The upper packer assembly comprises an upper guide ring 64 attached to a guide cylinder 66 which is in turn connected to an upper packer head 68 around one end of a cylindrical packer sleeve 70. A plurality of elastomeric packer elements 72 are separated by metallic packer rings 74 located concentrically and slidably on packer sleeve 70. A guide pin 76 is threadedly engaged in mandrel 12 and projects radially outward into a slot 78 formed through the wall of sleeve 66 and in longitudinal axial alignment with mandrel 12. Slot 78 and guide pin 76 prevent relative rotation of the associated members of the packer when in service. The lower packer assembly generally consists of a lower packer head 80 slidably mounted on sleeve 70 and prevented from downward movement off of this sleeve by abutment with a radially outwardly extending annular shoulder formed near the bottom of the sleeve. Lower packer head 80 is in sliding abutment with the lower most packer element 72 and it has threadedly attached to the bottom thereof a lower spacer 82 with a plurality of ports 84 formed through the wall thereof. The bottom of this lower packer assembly is made up of a bottom ring 86 threadedly connected to spacer 82 and having an upward facing inner abutment shoulder 88 projecting inwardly for limiting abutment against slide limit ring 90. Slide limit ring 90 is mounted in an external groove around mandrel 12. A second upward facing abutment shoulder 92 is formed near the top of ring 86 for abutment with the bottom of packer sleeve 70.

The lower slip assembly has a bottom connector 94 at the lower end of the packer with a guide cylinder 96 through the mid-portion thereof and an adapter ring 98 at the upper end thereof. Threadedly attached to the top of adapter ring 98 is a slip control ring 100 which is connected by a plurality of shear pins 102 to a lower slip carrier sleeve, or lead in sleeve, 104. A guide pin 106 is threadedly engaged in the upper portion of collet sleeve 26 and projects radially outward into an elongated guide slot 108 longitudinally formed in the wall of guide cylinder 96. A rubber spring 110 is located in resilient abutting arrangement between adapter ring 98 and the bottom of carrier sleeve 104. A lower tubular gripping member, or slip, 112 is pivotally attached to carrier sleeve 104 by a pair of laterally opposed pins 114. Lower slip 112 is generally similar in construction to upper slip 32 but it is oriented in an invert position to oppose downward movement of the packer when set.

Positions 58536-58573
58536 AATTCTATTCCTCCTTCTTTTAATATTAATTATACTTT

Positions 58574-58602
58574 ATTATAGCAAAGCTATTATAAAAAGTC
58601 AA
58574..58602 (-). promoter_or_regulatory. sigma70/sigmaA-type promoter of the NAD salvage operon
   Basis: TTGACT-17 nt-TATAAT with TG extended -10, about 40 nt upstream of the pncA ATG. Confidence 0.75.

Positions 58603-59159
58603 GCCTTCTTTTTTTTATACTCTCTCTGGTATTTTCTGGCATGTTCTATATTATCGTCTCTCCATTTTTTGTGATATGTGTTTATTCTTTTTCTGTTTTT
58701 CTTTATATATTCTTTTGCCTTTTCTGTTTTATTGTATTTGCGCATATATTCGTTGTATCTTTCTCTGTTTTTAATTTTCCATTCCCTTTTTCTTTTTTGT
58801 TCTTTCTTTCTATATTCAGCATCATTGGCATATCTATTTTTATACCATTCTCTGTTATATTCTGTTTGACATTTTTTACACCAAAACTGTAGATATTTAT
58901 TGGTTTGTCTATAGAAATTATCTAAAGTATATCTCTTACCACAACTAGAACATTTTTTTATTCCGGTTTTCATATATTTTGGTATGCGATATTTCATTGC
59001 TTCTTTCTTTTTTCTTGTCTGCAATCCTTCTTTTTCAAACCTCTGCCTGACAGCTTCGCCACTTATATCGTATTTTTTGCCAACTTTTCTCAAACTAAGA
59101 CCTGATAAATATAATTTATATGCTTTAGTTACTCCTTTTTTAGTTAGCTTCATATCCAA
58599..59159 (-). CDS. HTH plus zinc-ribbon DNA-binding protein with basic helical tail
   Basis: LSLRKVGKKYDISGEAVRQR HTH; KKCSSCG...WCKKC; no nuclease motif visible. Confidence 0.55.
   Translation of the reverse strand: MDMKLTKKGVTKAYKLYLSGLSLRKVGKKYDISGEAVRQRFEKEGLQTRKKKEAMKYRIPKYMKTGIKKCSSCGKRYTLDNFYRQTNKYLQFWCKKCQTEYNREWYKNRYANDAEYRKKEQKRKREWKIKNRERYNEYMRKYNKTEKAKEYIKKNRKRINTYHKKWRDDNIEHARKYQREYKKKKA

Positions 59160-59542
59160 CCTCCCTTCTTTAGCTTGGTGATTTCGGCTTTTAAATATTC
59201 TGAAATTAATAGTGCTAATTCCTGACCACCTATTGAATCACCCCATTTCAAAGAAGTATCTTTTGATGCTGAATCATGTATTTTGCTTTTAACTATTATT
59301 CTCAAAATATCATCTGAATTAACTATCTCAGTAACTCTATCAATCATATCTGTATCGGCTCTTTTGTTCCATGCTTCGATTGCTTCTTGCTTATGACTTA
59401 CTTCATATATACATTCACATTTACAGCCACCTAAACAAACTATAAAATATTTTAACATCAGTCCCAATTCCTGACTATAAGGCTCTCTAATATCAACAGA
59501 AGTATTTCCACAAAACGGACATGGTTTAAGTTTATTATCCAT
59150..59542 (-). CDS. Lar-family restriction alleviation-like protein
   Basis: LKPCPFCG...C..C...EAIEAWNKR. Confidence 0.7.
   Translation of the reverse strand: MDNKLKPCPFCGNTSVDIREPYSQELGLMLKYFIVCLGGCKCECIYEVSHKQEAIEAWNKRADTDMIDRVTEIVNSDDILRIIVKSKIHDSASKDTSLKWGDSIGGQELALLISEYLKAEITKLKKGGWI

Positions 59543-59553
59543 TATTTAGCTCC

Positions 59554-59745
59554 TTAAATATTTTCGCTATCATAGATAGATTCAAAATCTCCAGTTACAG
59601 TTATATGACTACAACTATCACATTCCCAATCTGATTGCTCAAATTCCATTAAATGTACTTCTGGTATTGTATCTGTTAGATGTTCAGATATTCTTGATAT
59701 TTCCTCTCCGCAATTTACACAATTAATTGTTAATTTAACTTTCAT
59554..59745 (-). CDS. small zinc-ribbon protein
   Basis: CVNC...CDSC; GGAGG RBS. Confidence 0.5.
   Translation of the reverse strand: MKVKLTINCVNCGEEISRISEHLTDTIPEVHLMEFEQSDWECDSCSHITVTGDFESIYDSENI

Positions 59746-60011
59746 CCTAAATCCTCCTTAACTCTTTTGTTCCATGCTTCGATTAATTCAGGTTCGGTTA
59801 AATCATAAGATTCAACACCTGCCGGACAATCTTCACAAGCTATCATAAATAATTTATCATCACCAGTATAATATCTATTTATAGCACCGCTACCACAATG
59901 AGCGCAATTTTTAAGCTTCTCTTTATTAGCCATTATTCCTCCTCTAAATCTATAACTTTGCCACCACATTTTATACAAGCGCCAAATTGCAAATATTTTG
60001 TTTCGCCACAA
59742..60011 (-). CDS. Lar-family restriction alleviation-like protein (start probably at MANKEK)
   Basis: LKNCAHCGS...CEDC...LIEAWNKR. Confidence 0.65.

The hydraulic setting tool comprises an upper hydraulic mandrel 116, or latch seal nipple, threadedly connected to a lower hydraulic mandrel, or seal nipple, 118 by a valve collar or nipple assembly indicated generally at 120. The upper end of upper hydraulic mandrel 116 is threadedly connected by a collar 122 to the bottom of the tubing string. A plurality of external packing seals 124 are provided in a spaced relation on hydraulic mandrel 116 and on seal nipple 118. A port 126 is provided transversely through a midportion of valve collar assembly 120 to permit fluid to flow from the interior of the well tubing into the hydraulic setting cylinder assembly of the packer. The hydraulic setting tool extends in sealing engagement through piston sleeve 46 into packer mandrel 12. An elongated extension tube 128 is threadedly connected to the lower end of lower mandrel 118 and extends downward through the bottom end of the well packer. Preferably, a retrieving tool (not shown) is attached at the lower end of extension tube 128 for engagement with retrieval mandrel 30 when it is desired to unset or release the packer. Discussion of this retrieving tool and its operation is not pertinent here as it does not effect the operation or structure of this invention.